It was that reminder which continues to stick in the craw of the British and which is why they want two words, Bobby Sands, erased from view, as if it were that easy to erase the spirit of freedom he continues to inspire.
In response to Straw’s lobbying the Iranian government the Bobby Sands Trust launched a petition to Iran which received thousands of signatures. The petition was presented to the Iranian Embassy in London in 2005.
The street remains Bobby Sands Street.

Bobby Sands Street Petition

To:  His Excellency Hojjatoleslam Sayed Mohammad Khatami, President of Iran

THE name Bobby Sands is known throughout the world, symbolising the heroism of an Irish prisoner and his comrades who died on hunger strike in their unequal fight against their British jailors. Over the course of the past two years British Foreign Secretary Jack Straw has been lobbying Iran’s Foreign Minister to change the name of Bobby Sands Street, where the British Embassy is situated, in the capital Tehran. (It was formerly known as Winston Churchill Street.)

Bobby Sands was an Irish patriot and martyr, who died on 5 May 1981, after 66 days on hunger strike. Whilst in prison he was elected as a Member of Parliament [MP]. One hundred thousand people attended his funeral, including the Iranian ambassador to Sweden.

The British government has no right to be in Ireland, just as it has no right to be interfering in the affairs of any other nation.

We appeal to the Iranian government and its people not to bow to requests from the British government to rename Bobby Sands Street.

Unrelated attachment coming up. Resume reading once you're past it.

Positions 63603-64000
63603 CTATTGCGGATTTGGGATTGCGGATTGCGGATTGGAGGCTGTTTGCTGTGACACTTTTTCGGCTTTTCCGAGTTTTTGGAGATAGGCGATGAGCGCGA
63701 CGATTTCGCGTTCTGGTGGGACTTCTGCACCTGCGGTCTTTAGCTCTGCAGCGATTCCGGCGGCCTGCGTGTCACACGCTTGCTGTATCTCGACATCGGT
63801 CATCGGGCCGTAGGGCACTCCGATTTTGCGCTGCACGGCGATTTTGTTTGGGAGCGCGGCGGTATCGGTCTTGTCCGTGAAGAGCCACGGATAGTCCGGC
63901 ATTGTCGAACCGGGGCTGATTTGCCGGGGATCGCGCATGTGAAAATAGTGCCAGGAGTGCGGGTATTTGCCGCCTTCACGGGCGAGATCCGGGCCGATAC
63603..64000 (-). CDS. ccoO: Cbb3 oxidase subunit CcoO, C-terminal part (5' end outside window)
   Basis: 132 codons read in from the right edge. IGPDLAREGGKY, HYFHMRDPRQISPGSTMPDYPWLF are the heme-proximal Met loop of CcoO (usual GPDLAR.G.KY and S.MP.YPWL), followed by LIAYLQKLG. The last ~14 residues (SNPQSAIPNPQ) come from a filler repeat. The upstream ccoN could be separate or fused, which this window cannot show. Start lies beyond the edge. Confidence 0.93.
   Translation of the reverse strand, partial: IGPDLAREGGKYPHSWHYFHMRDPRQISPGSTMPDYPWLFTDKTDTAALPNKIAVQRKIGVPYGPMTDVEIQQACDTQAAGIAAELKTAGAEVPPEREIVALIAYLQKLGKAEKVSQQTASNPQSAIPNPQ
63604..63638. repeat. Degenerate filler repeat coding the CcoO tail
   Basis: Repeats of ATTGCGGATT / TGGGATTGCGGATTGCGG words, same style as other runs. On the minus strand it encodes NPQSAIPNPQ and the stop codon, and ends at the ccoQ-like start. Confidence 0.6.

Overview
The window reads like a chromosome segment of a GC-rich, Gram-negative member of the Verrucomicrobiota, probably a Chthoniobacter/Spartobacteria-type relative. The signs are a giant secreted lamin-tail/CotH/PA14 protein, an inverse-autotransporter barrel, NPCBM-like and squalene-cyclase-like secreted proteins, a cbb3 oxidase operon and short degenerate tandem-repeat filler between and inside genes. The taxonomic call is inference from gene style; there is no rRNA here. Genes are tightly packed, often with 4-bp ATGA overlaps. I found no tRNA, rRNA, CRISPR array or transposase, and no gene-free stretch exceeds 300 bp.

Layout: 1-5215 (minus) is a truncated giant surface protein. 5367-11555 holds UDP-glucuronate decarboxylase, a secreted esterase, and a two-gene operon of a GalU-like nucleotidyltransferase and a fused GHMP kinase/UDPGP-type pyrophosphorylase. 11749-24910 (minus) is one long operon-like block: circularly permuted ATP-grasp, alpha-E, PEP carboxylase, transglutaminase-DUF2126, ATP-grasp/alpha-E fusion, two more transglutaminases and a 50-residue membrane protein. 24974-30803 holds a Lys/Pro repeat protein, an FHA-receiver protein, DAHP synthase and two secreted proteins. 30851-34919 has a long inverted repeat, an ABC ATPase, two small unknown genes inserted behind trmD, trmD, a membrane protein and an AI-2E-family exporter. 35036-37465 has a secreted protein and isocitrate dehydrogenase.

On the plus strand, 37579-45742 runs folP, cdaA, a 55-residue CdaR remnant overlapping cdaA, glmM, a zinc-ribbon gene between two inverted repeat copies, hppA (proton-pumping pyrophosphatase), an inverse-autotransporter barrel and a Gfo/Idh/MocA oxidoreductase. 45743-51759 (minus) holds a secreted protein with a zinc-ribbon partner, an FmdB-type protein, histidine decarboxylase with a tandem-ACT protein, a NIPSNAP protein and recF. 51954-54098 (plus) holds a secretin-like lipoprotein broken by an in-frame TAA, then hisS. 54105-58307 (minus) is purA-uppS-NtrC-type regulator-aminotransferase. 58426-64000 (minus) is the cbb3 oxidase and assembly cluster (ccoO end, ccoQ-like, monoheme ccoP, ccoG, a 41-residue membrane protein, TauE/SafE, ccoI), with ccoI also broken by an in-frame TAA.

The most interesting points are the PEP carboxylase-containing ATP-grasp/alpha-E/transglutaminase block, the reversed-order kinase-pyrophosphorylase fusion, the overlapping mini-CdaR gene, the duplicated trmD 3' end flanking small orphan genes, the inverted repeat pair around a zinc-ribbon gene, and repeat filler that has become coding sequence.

Here is a PDF of the Iranian petition of all those that signed the petition and their comments.

“Ireland – Bobby Sands!”

By Danny Morrison
(From the Andersonstown News, 12 May 2003)

IF you type “This Day in History, May 5th” into the search engines of the History Channel or most newspapers it will show up something along the lines of, “In 1981, Irish Republican Army hunger-striker Bobby Sands died at the Maze Prison in Northern Ireland in his 66th day without food” (‘Boston Globe’). In other words, Bobby Sands’ name has been immortalised by his and his comrades’ hunger strikes twenty-two years ago.
A news reporter on Fox News in the USA last week soon found out how much a legend is Bobby Sands when he attempted a crude joke on television. At the end of the news, Steve Shepherd, said: “On this date Bobby Sands died after sixty-six days on a hunger strike in prison in Belfast, Northern Ireland. The moral of the story: eat more often.”